Lester B. Pearson. Image credit: Nobel Foundation, Associated Press/Public domain
Lester B. Pearson. Image credit: Nobel Foundation, Associated Press/Public domain

Pearson emerged as a skilled diplomat, and later became the Prime Minister of Canada. He graduated from the University of Oxford with a BA in modern history in 1923, and an MA in 1925. His greatest work as a diplomat came in the midst of the 1956 Suez Crisis, in which he proposed that a team of international peacekeepers backed by the United Nations enter the combat zone to oversee the withdrawal of British and French troops, who had attacked Egypt for seizing the Suez Canal. Pearson’s grand idea would earn him the Nobel Peace Prize in 1957, as he had established the foundations for modern UN peacekeeping which endure to this day.

4. Rupert Murdoch, 1931-

Murdoch with his third wife, Wendi, in 2011. Image credit: David Shankbone/Wikimedia.org
Murdoch with his third wife, Wendi, in 2011. Image credit: David Shankbone/Wikimedia.org

Born in Australia, Rupert Murdoch graduated from the University of Oxford in 1952. He went on to become one of the most powerful media moguls in the world, founding the media holding company, News Corp., in 1979, and subsequently purchasing 20th Century Fox Film Corp. in 1985. Murdoch later founded the right-wing, 24 hour news channel, known as Fox News. In 2019, he sold most of 20th Century Fox (now called 21st Century Fox), including Fox News, to the Walt Disney Company.

3. Aung San Suu Kyi, 1945-

Aung San Suu Kyi arrives to give a speech to the supporters during the 2012 by-election campaign at her constituency Kawhmu township, Myanmar on 22 March 2012. Image credit: Htoo Tay Zar/Wikimedia.org
Aung San Suu Kyi arrives to give a speech to the supporters during the 2012 by-election campaign at her constituency Kawhmu township, Myanmar on 22 March 2012. Image credit: Htoo Tay Zar/Wikimedia.org

Suu Kyi has long been regarded as the leader of the pro-democracy movement in Myanmar, also known as Burma. Her work won her the Nobel Peace Prize in 1991. She was born in Burma, and later studied at the University of Oxford, graduating in 1967. She was also given an honorary degree from the university in 2012. Her reputation, however, has taken a beating since she became the State Counselor, the de facto head of the Burmese government, as she failed to speak out or act in order to halt the atrocities against Burma’s Rohingya Muslim minority at the hands of the country’s military. As a consequence, in 2017, a painting of her was removed from Oxford University’s facilities.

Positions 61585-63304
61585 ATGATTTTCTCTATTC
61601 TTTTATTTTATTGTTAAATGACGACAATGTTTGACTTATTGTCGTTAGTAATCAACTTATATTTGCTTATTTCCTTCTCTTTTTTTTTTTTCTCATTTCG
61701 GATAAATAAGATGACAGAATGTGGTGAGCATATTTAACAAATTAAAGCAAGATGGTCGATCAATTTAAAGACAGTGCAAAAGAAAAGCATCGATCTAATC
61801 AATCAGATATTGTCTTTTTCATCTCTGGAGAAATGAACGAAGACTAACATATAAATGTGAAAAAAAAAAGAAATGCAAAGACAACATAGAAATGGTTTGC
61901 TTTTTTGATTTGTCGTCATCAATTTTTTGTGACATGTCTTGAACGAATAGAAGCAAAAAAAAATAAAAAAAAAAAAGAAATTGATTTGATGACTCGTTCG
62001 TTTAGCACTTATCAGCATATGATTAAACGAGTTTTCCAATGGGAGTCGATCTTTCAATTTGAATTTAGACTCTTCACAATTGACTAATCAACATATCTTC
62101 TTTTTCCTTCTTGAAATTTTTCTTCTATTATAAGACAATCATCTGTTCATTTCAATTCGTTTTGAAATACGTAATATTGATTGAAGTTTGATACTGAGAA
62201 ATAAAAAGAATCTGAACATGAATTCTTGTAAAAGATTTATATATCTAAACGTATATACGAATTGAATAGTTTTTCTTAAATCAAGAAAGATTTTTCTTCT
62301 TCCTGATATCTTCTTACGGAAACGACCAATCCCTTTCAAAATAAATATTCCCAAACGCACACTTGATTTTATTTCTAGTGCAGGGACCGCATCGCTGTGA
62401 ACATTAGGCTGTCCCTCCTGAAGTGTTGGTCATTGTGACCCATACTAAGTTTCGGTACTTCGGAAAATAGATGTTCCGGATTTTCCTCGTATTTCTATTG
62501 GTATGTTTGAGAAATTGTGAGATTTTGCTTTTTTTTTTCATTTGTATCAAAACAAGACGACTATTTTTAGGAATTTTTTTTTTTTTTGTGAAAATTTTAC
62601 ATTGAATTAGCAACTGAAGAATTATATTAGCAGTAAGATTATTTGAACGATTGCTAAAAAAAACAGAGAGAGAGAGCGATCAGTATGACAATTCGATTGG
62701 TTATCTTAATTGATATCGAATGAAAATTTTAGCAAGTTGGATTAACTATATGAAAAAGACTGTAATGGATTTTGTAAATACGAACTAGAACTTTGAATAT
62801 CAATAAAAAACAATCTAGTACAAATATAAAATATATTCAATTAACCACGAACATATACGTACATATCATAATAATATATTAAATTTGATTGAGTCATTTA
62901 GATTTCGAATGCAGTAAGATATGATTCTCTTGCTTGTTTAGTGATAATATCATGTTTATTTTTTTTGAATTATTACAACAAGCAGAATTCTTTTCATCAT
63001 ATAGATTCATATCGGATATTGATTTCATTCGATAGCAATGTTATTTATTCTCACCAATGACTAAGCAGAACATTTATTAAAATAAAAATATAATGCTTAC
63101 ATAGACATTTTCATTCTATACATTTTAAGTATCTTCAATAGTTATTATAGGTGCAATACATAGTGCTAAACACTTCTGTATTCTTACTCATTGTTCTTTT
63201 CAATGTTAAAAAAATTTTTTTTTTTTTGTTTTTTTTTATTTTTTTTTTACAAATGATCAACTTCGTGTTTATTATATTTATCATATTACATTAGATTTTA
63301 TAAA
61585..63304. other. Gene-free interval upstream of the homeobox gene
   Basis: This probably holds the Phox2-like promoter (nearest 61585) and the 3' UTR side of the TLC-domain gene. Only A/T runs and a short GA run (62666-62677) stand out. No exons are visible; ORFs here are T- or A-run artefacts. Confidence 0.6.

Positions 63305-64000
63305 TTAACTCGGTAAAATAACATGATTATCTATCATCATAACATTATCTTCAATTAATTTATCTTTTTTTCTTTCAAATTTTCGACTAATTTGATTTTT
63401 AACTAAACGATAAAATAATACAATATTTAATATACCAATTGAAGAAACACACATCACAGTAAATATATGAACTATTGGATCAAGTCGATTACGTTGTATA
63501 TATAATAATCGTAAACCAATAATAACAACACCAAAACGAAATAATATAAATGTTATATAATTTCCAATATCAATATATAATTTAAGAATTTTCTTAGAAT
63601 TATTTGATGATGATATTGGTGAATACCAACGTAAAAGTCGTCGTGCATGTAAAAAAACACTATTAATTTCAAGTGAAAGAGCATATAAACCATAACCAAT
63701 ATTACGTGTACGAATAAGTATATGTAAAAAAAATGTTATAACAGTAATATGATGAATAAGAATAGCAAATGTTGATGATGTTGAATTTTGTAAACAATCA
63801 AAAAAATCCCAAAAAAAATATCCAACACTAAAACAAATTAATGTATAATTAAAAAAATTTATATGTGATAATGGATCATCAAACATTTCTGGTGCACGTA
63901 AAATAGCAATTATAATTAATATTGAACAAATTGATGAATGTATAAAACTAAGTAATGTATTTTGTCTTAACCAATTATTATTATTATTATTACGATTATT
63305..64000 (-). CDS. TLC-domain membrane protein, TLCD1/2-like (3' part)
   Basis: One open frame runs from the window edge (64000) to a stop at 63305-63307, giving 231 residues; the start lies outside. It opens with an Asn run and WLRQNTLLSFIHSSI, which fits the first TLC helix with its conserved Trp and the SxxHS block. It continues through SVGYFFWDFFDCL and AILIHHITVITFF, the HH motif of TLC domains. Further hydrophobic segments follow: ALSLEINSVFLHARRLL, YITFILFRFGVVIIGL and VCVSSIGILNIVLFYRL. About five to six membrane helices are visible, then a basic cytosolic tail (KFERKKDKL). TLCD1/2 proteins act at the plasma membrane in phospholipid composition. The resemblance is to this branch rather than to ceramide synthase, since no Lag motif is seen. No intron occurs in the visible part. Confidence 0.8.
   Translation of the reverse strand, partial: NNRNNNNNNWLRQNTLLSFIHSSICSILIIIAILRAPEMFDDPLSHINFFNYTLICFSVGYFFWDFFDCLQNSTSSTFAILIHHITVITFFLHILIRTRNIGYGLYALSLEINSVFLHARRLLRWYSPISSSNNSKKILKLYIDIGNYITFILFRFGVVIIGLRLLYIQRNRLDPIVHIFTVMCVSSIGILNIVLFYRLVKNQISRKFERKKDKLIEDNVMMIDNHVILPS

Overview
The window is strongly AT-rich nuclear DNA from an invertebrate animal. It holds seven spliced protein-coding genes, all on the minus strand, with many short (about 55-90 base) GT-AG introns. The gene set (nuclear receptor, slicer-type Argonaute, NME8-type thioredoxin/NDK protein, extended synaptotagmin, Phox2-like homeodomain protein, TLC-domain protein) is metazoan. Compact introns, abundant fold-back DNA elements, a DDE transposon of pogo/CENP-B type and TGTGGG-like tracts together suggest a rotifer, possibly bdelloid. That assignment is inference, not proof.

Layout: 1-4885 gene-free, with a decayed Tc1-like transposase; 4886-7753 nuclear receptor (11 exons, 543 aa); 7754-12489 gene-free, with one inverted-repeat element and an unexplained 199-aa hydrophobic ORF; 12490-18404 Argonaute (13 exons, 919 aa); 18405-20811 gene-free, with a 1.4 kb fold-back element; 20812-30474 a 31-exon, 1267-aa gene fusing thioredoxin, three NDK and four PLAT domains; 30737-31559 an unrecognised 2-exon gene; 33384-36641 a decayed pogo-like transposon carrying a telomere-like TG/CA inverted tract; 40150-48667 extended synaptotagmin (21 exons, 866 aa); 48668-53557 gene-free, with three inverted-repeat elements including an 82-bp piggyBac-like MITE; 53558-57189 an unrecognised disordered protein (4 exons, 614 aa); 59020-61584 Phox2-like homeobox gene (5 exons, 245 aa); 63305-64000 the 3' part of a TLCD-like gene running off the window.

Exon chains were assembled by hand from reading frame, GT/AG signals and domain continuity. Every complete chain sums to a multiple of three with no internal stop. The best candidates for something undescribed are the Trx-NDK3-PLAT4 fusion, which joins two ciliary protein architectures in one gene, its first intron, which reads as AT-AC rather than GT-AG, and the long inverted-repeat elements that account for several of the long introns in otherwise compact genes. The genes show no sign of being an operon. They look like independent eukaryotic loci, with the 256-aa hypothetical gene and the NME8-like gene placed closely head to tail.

2. Benazir Bhutto, 1953-2007

Benazir Bhutto, photographed at Chandini Restaurant, Newark, CA by iFaqeer. Image credit: iFaqeer/Wikimedia.org
Benazir Bhutto, photographed at Chandini Restaurant, Newark, CA by iFaqeer. Image credit: iFaqeer/Wikimedia.org

Bhutto was a former Prime Minister of Pakistan. In fact, she was the first woman ever to lead a Muslim nation. She attended Harvard University, and afterwards, studied at the University of Oxford, where she attained a degree in 1977. She was elected Pakistan’s prime minister for the first time in 1988, then again in 1993. In 2007, after years of exile, Bhutto returned to Pakistan to contest parliamentary elections. Her life ended in December of that year, when she was assassinated by a suicide bomber during a campaign rally.

1. Tony Blair, 1953-

Blair in 2007
Blair in 2007

Blair was the Prime Minister of the United Kingdom for ten years, from 1997 to 2007. He graduated from the University of Oxford with a law degree in 1975. As Prime Minister, his legacy includes the conclusion of the Good Friday Agreement in 1998, which was designed to end decades of conflict in Northern Ireland. It also includes giving home rule to Scotland and Wales, setting up parliaments in the two UK countries, and allowing them more control over their own affairs. The most controversial part of his legacy was arguably supporting the American-led invasion of Iraq in 2003, as it was an unpopular war in many circles. Blair was accused, along with U.S. President George W. Bush, of fabricating the case for war.